Pell Center

The Pell Center for International Relations and Public Policy at Salve Regina is a multidisciplinary research center focused at the intersection of politics, policies and ideas.

The 2021 Story of the Year with Evelyn Farkas

Air Dates: December 13-19, 2021

2021 is the second year of the pandemic, and it began, almost immediately, with a violent insurrection at the United States Capitol.  Dr. Evelyn Farkas helps us put the big stories of the last 12 months in context even as we name the top story of 2021.

Dr. Farkas has three decades of experience working on national security and foreign policy in the U.S. executive and legislative branches, the private sector and for international organizations overseas.  In 2019-2020, she ran to represent New York’s 17th Congressional District in the House of Representatives.  She is currently President of Farkas Global Strategies.  She was previously a Senior Fellow at the German Marshall Fund of the United States and the Atlantic Council and a National Security Contributor for NBC/MSNBC.   From 2012 to 2015, Farkas served as Deputy Assistant Secretary of Defense for Russia, Ukraine, Eurasia, the Balkans, and the Caucasus and conventional arms control.  From 2010 to 2012 she served as Senior Advisor to the Supreme Allied Commander Europe and Special Advisor to the Secretary of Defense for the NATO Summit.  Prior to that, she was Executive Director of the Commission on the Prevention of Weapons of Mass Destruction Proliferation and Terrorism and senior fellow at the American Security Project.  From 2001 to 2008, she served as a Professional Staff Member of the Senate Armed Services Committee responsible for the Asia-Pacific region, the Western Hemisphere, Special Operations Command and policy issues including combatting terrorism, and export control.  From 1997-2001 Farkas was a professor of international relations at the U.S. Marine Corps Command and Staff College.  She served 1996-97 in Bosnia with the Organization for Security and Cooperation in Europe (OSCE).  She has published numerous journal articles and opinion pieces, in addition to her book, “Fractured States and U.S. Foreign Policy: Iraq, Ethiopia, and Bosnia in the 1990s.”

On this episode of “Story in the Public Square,” Farkas joins hosts Jim Ludes and G. Wayne Miller to discuss the 2021 Story of the Year: “The Big Lie and the Insurrection of January 6, 2021.”

As a candidate in 2016, Donald Trump said the only way he would lose the election was if it was stolen from him.  In the summer of 2020, he began singing that same refrain.  Rather than simple red-meat to stir up his base, Donald Trump continued to challenge the results of the election well after Election Day, well after votes were certified in state capitals, well after the Electoral College had voted.  In the hours prior to Congress certifying the results of the Electoral College, President Trump, his lawyers, and his enablers continued to press the lie that the election had been stolen.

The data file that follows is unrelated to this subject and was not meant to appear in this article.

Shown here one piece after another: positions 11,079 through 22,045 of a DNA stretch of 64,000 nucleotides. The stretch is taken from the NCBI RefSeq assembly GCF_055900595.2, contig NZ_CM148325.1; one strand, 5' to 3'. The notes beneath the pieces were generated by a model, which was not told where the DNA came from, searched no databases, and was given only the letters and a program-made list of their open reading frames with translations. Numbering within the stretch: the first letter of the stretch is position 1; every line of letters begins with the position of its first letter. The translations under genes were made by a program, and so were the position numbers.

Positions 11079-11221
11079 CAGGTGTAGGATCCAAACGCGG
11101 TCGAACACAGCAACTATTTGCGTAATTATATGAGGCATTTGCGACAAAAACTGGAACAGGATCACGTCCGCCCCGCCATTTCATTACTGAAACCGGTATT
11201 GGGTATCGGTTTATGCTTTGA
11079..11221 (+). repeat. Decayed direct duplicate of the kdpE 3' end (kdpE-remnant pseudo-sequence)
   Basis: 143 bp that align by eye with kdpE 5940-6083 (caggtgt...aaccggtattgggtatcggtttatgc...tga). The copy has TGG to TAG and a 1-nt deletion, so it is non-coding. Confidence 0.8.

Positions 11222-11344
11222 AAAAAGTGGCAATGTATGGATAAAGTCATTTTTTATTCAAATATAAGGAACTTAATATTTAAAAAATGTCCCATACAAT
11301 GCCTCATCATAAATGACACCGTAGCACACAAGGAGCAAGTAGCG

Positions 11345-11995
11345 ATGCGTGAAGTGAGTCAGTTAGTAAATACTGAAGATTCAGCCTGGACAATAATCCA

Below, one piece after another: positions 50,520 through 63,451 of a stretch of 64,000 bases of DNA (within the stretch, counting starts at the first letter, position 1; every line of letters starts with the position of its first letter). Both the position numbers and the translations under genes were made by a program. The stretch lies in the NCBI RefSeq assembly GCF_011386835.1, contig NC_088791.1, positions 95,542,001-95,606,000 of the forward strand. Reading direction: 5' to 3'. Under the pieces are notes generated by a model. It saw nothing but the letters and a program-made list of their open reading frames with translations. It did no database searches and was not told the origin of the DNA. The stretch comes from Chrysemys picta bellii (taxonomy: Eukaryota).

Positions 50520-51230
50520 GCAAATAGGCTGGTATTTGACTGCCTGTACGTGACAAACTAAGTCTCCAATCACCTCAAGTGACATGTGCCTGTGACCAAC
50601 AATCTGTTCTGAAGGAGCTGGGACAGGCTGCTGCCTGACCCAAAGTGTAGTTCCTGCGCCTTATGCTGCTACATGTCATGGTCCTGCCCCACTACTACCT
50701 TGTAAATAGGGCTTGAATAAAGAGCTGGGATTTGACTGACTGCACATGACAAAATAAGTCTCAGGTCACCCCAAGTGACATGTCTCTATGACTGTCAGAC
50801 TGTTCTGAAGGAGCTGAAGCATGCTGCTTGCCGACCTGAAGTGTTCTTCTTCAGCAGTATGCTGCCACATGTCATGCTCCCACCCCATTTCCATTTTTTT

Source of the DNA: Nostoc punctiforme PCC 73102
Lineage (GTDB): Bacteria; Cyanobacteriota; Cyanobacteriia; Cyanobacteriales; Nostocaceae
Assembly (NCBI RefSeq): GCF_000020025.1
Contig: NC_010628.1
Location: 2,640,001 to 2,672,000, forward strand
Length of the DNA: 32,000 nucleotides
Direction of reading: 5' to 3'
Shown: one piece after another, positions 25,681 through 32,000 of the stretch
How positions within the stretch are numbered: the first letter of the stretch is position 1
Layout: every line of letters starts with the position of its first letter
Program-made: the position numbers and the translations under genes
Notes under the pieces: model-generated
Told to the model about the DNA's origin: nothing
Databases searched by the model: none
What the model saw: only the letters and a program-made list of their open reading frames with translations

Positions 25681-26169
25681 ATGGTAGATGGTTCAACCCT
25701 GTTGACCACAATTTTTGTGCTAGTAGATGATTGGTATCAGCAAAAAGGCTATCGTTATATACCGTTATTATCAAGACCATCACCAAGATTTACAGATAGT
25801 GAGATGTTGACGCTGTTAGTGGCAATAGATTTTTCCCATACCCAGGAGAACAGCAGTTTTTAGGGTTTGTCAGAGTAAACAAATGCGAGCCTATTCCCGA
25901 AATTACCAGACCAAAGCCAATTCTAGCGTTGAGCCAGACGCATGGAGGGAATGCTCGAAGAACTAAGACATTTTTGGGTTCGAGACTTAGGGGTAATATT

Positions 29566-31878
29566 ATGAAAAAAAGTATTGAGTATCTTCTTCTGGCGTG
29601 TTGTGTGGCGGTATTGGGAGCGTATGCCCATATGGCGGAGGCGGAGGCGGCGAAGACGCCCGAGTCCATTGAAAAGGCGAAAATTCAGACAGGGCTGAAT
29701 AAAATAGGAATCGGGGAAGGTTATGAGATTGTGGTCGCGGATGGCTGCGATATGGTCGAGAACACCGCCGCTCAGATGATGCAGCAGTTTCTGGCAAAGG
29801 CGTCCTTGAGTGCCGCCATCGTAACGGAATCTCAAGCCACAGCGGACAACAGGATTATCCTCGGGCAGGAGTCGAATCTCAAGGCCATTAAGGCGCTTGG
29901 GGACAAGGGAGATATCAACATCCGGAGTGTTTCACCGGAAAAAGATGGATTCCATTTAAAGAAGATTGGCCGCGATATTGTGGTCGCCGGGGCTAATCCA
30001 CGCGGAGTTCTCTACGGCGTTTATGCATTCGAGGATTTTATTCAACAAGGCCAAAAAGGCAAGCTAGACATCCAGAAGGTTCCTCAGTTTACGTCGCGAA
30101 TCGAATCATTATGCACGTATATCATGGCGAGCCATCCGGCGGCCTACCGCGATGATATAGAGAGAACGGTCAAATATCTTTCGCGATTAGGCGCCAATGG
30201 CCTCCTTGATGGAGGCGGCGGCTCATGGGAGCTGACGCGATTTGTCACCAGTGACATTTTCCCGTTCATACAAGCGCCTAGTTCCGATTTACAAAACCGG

Tragically for anyone who cares about American democracy, President Trump wasn’t alone.  Senator Lindsay Graham of South Carolina reportedly pressured election officials in Georgia.  Trump himself asked the Secretary of State, there, to help him find a specific number of votes.  As journalists Bob Woodward and Robert Costa documented, the President even pressured Vice President Mike Pence to throw the Constitution into peril by claiming to have an authority to reject votes in the U.S. Senate that he did not have.

Then, on the morning of January 6, 2021, President Trump spoke to a rally of his supporters on the mall in Washington before encouraging them to march to the Capitol.  Once there, the marchers didn’t stop at the gates to the Capitol grounds.  They forced their way past police barricades and fought pitched battles with Capitol and DC police for hours—breaching the Capitol, the chamber of the U.S. House, and the U.S. Senate before order was restored.

But by then, the world had witnessed an insurrection on American soil that threatened the peaceful transfer of power from one president to the next.  It shouldn’t surprise anyone that Donald Trump refused to attend the inauguration of President Joe Biden.

And in the months that followed, Donald Trump has repeated the lie that this election was stolen from him, again and again.  In doing so, he’s not just setting the stage for a political comeback in 2024, he’s undermining the central pillars of our democratic republic: confidence in the integrity of our elections.

“Story in the Public Square” continues to broadcast each week on public television stations across the United States. A full listing of the national television distribution is available at this link. In Rhode Island and southeastern New England, the show is broadcast on Rhode Island PBS on Sundays at 11 a.m. and is rebroadcast Thursdays at 7:30 p.m. An audio version of the program airs Saturdays at 8:30 a.m., 4:30 p.m. and 2:30 a.m. ET, and Sundays at 2:30 p.m. ET on SiriusXM’s popular P.O.T.U.S. (Politics of the United States), channel 124. “Story in the Public Square” is a partnership between the Pell Center and The Providence Journal. The initiative aims to study, celebrate and tell stories that matter.

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